CBB // You’ve told me before that some of the investment will be pushed back into capital expenditures to expand the brewery. What are the immediate goals for Funkwerks now, and what are the more long-term goals that you are looking at?
FW // We envision immediately expanding fermentation capacity within the brewery. We’ll likely invest in a new bottling line to improve our quality and shelf stability across a wider territory. That will take some time. We’re not going to go out and buy a brand-new shiny brewery or anything along those lines. It’s still going to be Funkwerks. Gordon and I always joke about the Funkwerks way, which is usually “what can we do, and how do we do it the best with what we’ve got?” Now, what we’ve got is better than what we had before, and that’s a big plus, but we still feel like that little brewery in the garage … only it’s a bit nicer garage now. From a sales perspective, a lot of people are asking if we’re going to expand into all thirty-eight states of Brooklyn’s footprint, and that is definitely not the plan. I think we’ll be fairly methodical about what we do. Do I see going into another state this year? Yes. Will it be twenty new states? No. Do I expect us to grow in 2018? Yeah, I do. Some of that will be territory. We have to be careful, too—when we have sales reps in these outside states, we’ll see business pick up from that, and we don’t want to bite off more than we can chew. There have been times when we have. We grew 100 percent year over year a few years ago, 70 percent last year. The idea of doing something like that again sounds painful. We want to avoid that. In the short term, we’ll keep on the same path with some better equipment, making sure we have all our ducks in a row. Long term, I’d like to go into more territories, but only where it makes sense, only where our brands translate. I don’t want to pick up territory just for the sake of picking up territory. We still have to be very careful about what we do. It’s just a lot easier for us to do it now than it has been in the past.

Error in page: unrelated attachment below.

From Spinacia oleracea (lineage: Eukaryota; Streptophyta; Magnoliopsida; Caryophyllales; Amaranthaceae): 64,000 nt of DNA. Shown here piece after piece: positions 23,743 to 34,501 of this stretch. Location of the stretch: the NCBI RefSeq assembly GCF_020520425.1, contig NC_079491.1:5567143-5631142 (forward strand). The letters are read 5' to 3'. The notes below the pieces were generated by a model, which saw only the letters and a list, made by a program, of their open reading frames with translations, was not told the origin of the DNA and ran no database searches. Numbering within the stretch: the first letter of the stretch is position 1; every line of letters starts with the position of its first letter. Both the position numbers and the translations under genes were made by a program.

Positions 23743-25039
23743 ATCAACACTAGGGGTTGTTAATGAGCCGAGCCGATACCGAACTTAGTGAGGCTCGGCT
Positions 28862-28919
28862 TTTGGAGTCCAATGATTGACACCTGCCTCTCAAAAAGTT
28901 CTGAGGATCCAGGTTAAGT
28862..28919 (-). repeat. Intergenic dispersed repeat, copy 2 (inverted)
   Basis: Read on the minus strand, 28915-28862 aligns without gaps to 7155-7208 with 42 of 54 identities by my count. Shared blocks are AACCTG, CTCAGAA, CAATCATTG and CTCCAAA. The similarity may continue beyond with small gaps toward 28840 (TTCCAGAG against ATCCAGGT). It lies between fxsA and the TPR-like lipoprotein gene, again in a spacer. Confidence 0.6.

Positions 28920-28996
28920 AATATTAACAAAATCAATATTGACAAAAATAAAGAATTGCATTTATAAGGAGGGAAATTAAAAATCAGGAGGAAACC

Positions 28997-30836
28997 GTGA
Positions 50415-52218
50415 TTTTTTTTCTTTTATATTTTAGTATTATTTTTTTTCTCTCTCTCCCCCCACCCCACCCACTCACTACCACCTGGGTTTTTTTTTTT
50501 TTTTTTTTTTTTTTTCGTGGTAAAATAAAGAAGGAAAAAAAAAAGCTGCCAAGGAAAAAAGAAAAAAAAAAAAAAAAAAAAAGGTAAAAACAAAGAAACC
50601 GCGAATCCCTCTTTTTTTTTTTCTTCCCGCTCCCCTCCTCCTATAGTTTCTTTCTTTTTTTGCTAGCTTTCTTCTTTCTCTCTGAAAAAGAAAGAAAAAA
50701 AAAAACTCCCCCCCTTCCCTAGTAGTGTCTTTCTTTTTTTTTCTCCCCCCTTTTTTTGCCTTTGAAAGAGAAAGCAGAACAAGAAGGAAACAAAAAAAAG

CBB // I visited the new-ish 21st Amendment brewery right after they opened up in that former Kelloggs factory in San Leandro. It’s a big, gorgeous facility with a lot of capacity. It has to be a little tempting to think about moving some production, and that has to be on Brooklyn’s mind as well. Is there a scenario where you might do that?
FW // There’s no plan to do it right now, but I could see doing that. I think it makes sense for us to grow up where we are right now, and we don’t have any plans to do any contracting or anything along those lines, but I can envision doing that in the future. I think that a tight supply chain, especially on the East or West Coast, really starts to make some sense. But that’s not something that’s going to happen tomorrow. We’re going to continue growing in our space in Fort Collins before we look elsewhere.
CBB // I know you can’t talk about ownership percentages, but is there anything in the contract that might allow Brooklyn to take or purchase majority control, or are they happy playing a minority role?
FW // They’re happy playing a minority role. It would be a different contract if something like that would happen. There’s nothing in there that says after five years we’re on the streets or anything like that. In perpetuity, Gordon and I are there. Obviously, you never know what the future may bring, but there are no plans on the table. We want to stay in control.
CBB // Any product lineup changes that might come of this or new products to appeal to new markets?
FW // I don’t think so. Our portfolios line up well. The great thing about Funkwerks as a brand is that we don’t cover a lot of the stuff that other people do, and we have a fairly tight [distribution] network, too. So we dovetail nicely with them. There are going to be changes to our 2018 lineup, but that’s because it’s what we’ve been planning on, and it’s independent of any of this stuff. The only thing I’m really looking forward to from a product perspective is having access to more lager.